Dr. Kemi Alli is Chief Executive Officer of the Henry J. Austin Health Center, a federally qualified health center in Trenton. Dr. Alli, a board-certified pediatrician, has practiced at the center for more than 18 years. She recently joined the Quality Institute’s Board of Directors.
The Henry J. Austin Health Center has worked to help people, especially lower income people, obtain access to medical specialists. Tell us how you are able to help your patients obtain that specialty access?
As anyone in health care knows, there are not enough specialty care services to meet the demand, especially for those who are uninsured or under-insured, which includes people covered by Medicaid. Recently we started using technology as a way to help meet that demand. So far patient satisfaction has been very high. Our patients cannot always travel to a specialist or wait six weeks for an appointment. By using Electronic Consults we can get the same outcomes with fewer hurdles for our patients.
So how does this program work?
A patient comes to see one of our primary care providers. We work with an e-consulting company that we can send a referral to. An e-consulting specialist or team of specialists reads the report on the patient and says, ‘This is what we would do.” Sometimes they recommend a procedure, or a medication. Or sometimes they say the patient needs to be seen in person. There have been times they say the patient needs immediate care. E-consulting helps us get a specialist to review a case very quickly, usually within the next day. We will be using it for psychiatry and rheumatology and it has been useful with access to infectious disease specialists for patients with Hepatitis C. Dermatology is another area where e-consults help and we can send photos with ease. Our patients have access to more than 120 specialists.
You also have what’s known as Open Access Scheduling. Can you tell us how that works for your patients?
The initiative is about much more than just how you schedule patients. It’s really about the way you deliver care. It’s about accountability and about creating the foundation necessary for a patient-centered medical home. We always ask, “How do we get our patients in when they need to be seen?” We’ve spent the last five years working to improve access. The biggest challenge is changing the culture of an organization — to say, “This is how we do business now.”
You are involved in many innovative pilots. Can you describe one that could be valuable to other health care organizations in New Jersey?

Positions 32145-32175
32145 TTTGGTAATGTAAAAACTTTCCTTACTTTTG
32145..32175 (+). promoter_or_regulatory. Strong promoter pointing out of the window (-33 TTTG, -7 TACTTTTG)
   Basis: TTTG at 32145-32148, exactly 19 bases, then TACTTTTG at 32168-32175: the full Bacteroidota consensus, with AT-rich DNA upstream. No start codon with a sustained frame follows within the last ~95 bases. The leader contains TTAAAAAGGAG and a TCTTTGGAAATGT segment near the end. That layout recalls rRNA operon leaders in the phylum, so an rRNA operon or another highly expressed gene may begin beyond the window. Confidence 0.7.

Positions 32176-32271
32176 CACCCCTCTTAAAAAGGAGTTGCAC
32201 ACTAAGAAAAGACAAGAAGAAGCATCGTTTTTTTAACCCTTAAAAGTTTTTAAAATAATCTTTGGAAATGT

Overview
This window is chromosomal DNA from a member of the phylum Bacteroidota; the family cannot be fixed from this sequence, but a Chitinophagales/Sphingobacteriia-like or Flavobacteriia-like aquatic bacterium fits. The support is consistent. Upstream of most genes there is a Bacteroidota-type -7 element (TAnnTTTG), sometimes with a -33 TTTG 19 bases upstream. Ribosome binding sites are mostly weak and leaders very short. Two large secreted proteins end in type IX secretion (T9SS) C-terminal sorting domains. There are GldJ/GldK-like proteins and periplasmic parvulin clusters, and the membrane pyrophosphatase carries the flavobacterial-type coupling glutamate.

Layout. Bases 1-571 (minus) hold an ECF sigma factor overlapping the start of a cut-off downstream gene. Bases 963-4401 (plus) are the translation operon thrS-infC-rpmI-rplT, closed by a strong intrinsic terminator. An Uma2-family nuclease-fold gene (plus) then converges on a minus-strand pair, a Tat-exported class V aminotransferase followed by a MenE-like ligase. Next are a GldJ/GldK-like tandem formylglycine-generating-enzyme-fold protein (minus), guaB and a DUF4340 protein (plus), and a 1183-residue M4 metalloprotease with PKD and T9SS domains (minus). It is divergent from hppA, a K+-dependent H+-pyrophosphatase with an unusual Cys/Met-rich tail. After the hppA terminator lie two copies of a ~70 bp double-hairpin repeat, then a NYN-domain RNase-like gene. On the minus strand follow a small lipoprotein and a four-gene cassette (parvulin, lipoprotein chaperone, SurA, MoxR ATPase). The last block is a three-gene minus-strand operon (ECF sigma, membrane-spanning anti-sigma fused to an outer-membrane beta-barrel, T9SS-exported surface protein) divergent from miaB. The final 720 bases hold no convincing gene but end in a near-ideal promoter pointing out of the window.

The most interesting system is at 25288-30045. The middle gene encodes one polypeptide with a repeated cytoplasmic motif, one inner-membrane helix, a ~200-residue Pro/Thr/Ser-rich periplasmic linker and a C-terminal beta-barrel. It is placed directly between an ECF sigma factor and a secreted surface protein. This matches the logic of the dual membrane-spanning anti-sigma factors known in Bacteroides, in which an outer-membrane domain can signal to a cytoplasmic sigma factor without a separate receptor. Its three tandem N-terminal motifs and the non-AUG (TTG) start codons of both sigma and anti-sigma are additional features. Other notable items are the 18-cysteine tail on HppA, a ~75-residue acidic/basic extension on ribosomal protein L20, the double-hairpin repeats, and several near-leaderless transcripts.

Our clinical pharmacy program has been useful in expanding access to care. The doctor can diagnose an illness, say, diabetes or asthma. Then the clinical pharmacist, who has a Ph.D., can manage the patient from there. The pharmacist can prescribe the best medications or adjust medications as needed and tell patients how to manage their chronic illness. They can talk about possible side effects of the medication. Patients can make an appointment with the pharmacist. We have a two-year controlled research study to determine if outcomes are improving and that is nearing completion.
What perspective will you bring to your new position on the Quality Institute’s Board of Directors?
In primary care, we have to start thinking like any other industry. I always am thinking, “How can I create a lean and efficient working system?” For example, when I go to Starbucks and I want my latte a certain way, nobody is going to come back and say, “We don’t have any milk today.” The organization knows its core business and its demand and supply. Health care needs to know what the patient wants and how to deliver that care through efficient systems, just like any successful business. That is a perspective I can bring to the board.
So this Take Five is unusual and will ask you a sixth question. You have Saturday off. It’s a beautiful day. Where will people find you?
I will be with my husband and my 10-year-old son. We will be doing something we all love, such as going to a museum. We love art and have been to every museum within a 50-mile radius. We also love the theater. Sometimes, even though we are close to New York, we get a hotel and stay for the weekend. It’s all about art, culture and family.
Published in Access to care
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